Still no answer came from Tess. There seemed only one escape for her hunted soul. She suddenly took to her heels with the speed of the wind, and, without looking behind her, ran along the road till she came to a gate which opened directly into a plantation. Into this she plunged, and did not pause till she was deep enough in its shade to be safe against any possibility of discovery.

Under foot the leaves were dry, and the foliage of some holly bushes which grew among the deciduous trees was dense enough to keep off draughts. She scraped together the dead leaves till she had formed them into a large heap, making a sort of nest in the middle. Into this Tess crept.

Such sleep as she got was naturally fitful; she fancied she heard strange noises, but persuaded herself that they were caused by the breeze. She thought of her husband in some vague warm clime on the other side of the globe, while she was here in the cold. Was there another such a wretched being as she in the world? Tess asked herself; and, thinking of her wasted life, said, `All is vanity.' She repeated the words mechanically, till she reflected that this was a most inadequate thought for modern days. Solomon had thought as far as that more than two thousand years ago; she herself, though not in the van of thinkers, had got much further. If all were only vanity, who would mind it? All was, alas, worse than vanity - injustice, punishment, exaction, death. The wife of Angel Clare put her hand to her brow, and felt its curve, and the edges of her eye-sockets perceptible under the soft skin, and thought as she did so that a time would come when that bone would be bare. `I wish it were now,' she said.

In the midst of these whimsical fancies she heard a new strange sound among the leaves. It might be the wind; yet there was scarcely any wind. Sometimes it was a palpitation, sometimes a flutter; sometimes it was a sort of gasp or gurgle. Soon she was certain that the noises came from wild creatures of some kind, the more so when, originating in the boughs overhead, they were followed by the fall of a heavy body upon the ground. Had she been ensconced here under other and more pleasant conditions she would have become alarmed; but, outside humanity, she had at present no fear.

Day at length broke in the sky. When it had been day aloft for some little while it became day in the wood.

Directly the assuring and prosaic light of the world's active hours had grown strong she crept from under her hillock of leaves, and looked around boldly. Then she perceived what had been going on to disturb her. The plantation wherein she had taken shelter ran down at this spot into a peak, which ended it hitherward, outside the hedge being arable ground. Under the trees several pheasants lay about, their rich plumage dabbled with blood; some were dead, some feebly twitching a wing, some staring up at the sky, some pulsating quickly, some contorted, some stretched out - all of them writhing in agony, except the fortunate ones whose tortures had ended during the night by the inability of nature to bear more.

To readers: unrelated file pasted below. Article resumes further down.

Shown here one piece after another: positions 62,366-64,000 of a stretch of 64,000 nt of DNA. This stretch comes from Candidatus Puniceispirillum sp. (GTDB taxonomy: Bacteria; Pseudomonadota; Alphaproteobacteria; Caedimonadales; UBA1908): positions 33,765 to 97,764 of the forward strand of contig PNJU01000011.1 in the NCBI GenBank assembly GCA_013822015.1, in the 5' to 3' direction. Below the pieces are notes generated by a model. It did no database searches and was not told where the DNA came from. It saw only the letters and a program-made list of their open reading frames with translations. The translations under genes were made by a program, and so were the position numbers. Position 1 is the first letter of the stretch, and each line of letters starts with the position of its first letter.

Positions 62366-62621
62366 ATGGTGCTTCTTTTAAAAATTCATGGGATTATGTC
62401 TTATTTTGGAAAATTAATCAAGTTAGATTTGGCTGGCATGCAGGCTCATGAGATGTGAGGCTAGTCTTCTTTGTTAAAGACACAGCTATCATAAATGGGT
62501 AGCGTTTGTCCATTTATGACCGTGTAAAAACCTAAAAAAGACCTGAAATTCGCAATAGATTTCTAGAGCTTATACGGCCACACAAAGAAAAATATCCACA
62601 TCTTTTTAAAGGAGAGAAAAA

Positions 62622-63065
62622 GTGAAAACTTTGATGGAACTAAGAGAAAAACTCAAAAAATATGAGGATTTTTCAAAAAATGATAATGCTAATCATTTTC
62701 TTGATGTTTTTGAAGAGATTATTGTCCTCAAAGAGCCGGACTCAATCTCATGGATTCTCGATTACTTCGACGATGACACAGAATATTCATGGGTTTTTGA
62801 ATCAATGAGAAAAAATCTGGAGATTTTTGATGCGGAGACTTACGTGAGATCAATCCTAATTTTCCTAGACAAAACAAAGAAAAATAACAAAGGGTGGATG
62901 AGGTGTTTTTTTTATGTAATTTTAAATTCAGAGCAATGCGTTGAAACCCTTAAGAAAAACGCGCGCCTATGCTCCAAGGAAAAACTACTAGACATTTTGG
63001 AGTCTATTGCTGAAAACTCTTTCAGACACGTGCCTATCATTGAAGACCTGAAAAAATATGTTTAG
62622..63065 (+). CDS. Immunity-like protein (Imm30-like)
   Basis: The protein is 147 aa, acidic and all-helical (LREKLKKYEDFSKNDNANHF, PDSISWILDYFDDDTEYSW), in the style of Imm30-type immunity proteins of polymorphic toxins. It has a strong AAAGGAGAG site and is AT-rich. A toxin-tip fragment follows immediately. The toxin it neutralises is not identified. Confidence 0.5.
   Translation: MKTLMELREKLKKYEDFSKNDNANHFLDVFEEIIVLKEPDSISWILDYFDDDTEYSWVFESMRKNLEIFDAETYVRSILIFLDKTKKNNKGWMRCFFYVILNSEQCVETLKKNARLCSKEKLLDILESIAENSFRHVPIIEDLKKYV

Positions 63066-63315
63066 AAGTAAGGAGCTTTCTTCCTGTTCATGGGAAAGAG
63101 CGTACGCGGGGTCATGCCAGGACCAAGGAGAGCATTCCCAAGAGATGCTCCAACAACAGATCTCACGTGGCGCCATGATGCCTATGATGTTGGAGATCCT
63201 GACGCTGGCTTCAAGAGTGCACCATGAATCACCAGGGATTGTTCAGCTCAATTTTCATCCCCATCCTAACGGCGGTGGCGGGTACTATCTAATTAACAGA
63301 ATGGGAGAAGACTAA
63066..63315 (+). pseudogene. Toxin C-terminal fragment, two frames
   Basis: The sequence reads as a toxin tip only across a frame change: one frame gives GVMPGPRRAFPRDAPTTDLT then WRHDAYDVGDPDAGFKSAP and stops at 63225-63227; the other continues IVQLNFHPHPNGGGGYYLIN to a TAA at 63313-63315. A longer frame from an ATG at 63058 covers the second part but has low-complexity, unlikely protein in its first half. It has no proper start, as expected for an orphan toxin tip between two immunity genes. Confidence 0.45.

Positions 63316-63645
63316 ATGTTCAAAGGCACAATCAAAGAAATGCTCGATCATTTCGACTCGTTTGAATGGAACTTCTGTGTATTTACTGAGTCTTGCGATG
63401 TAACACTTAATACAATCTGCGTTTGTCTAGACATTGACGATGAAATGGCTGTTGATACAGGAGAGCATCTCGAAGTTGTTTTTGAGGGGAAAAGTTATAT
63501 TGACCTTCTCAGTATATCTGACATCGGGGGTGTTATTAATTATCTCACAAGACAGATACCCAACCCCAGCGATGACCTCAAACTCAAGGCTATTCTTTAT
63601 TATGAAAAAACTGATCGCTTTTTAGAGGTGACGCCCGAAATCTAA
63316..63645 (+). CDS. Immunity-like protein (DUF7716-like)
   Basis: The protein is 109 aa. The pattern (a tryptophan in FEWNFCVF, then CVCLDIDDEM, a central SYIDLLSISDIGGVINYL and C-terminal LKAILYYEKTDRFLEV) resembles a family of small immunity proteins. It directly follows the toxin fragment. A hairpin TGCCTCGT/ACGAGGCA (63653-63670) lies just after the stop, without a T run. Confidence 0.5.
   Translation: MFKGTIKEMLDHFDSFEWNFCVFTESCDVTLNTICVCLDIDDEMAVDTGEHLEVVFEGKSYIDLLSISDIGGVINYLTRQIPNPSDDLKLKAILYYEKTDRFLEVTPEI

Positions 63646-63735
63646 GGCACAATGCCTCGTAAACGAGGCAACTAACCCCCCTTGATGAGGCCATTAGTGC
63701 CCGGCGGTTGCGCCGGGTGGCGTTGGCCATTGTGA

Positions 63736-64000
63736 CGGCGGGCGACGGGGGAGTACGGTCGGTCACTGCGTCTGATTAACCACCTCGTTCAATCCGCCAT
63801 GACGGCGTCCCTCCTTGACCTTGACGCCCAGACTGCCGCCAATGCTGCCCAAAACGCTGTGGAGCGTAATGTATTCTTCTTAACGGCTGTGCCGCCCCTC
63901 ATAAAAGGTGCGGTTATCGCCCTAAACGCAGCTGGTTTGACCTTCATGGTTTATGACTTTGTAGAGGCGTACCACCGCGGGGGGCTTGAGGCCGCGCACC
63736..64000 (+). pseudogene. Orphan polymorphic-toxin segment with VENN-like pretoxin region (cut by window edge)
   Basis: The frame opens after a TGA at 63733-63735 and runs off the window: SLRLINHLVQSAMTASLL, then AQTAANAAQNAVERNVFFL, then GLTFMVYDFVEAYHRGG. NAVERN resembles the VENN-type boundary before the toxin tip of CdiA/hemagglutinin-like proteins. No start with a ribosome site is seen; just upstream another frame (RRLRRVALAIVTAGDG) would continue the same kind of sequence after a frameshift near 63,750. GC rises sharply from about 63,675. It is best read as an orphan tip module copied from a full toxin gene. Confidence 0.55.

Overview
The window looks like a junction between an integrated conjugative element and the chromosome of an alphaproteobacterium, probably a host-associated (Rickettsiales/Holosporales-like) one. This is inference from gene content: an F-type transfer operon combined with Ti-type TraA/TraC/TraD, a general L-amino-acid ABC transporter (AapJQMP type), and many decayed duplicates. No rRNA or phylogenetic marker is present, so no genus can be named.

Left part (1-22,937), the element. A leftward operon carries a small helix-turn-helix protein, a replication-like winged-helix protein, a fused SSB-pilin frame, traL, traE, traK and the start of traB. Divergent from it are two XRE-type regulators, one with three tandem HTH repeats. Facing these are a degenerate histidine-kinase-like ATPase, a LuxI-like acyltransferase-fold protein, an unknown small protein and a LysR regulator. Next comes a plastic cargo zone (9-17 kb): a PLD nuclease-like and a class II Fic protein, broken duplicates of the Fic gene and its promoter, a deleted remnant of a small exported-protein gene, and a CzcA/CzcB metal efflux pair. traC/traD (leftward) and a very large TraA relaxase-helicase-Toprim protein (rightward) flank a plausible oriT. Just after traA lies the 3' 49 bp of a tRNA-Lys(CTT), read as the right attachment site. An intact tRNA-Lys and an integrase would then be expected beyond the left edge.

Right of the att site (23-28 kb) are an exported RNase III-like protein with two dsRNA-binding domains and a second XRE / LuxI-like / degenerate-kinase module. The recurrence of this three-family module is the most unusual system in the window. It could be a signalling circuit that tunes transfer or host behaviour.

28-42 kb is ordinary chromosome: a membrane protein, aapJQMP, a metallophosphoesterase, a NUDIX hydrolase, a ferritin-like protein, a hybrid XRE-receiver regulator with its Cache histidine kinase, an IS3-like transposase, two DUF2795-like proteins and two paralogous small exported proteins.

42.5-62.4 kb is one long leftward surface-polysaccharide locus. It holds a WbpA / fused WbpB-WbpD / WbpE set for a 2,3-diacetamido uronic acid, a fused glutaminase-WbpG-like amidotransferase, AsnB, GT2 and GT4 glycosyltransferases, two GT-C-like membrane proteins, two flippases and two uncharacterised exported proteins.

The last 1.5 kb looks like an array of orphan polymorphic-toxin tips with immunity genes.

Tess guessed at once the meaning of this. The birds had been driven down into the corner the day before by some shooting-party; and while those that had dropped dead under the shot, or had died before nightfall, had been searched for and carried off, many badly wounded birds had escaped and hidden themselves away, or risen among the thick boughs, where they had maintained their position till they grew weaker with loss of blood in the night-time, when they had fallen one by one as she had heard them.

She had occasionally caught glimpses of these men in girlhood, looking over hedges, or peering through bushes, and pointing their guns, strangely accoutred, a bloodthirsty light in their eyes. She had been told that, rough and brutal as they seemed just then, they were not like this all the year round, but were, in fact, quite civil persons save during certain weeks of autumn and winter, when, like the inhabitants of the Malay Peninsula, they ran amuck, and made it their purpose to destroy life - in this case harmless feathered creatures, brought into being by artificial means solely to gratify these propensities - at once so unmannerly and so unchivalrous towards their weaker fellows in Nature's teeming family.

With the impulse of a soul who could feel for kindred sufferers as much as for herself, Tess's first thought was to put the still living birds out of their torture, and to this end with her own hands she broke the necks of as many as she could find, leaving them to lie where she had found them till the gamekeepers should come - as they probably would come - to look for them a second time.

`Poor darlings - to suppose myself the most miserable being on earth in the sight o' such misery as yours!' she exclaimed, her tears running down as she killed the birds tenderly. `And not a twinge of bodily pain about me! I be not mangled, and I be not bleeding, and I have two hands to feed and clothe me.' She was ashamed of herself for her gloom of the night, based on nothing more tangible than a sense of condemnation under an arbitrary law of society which had no foundation in Nature.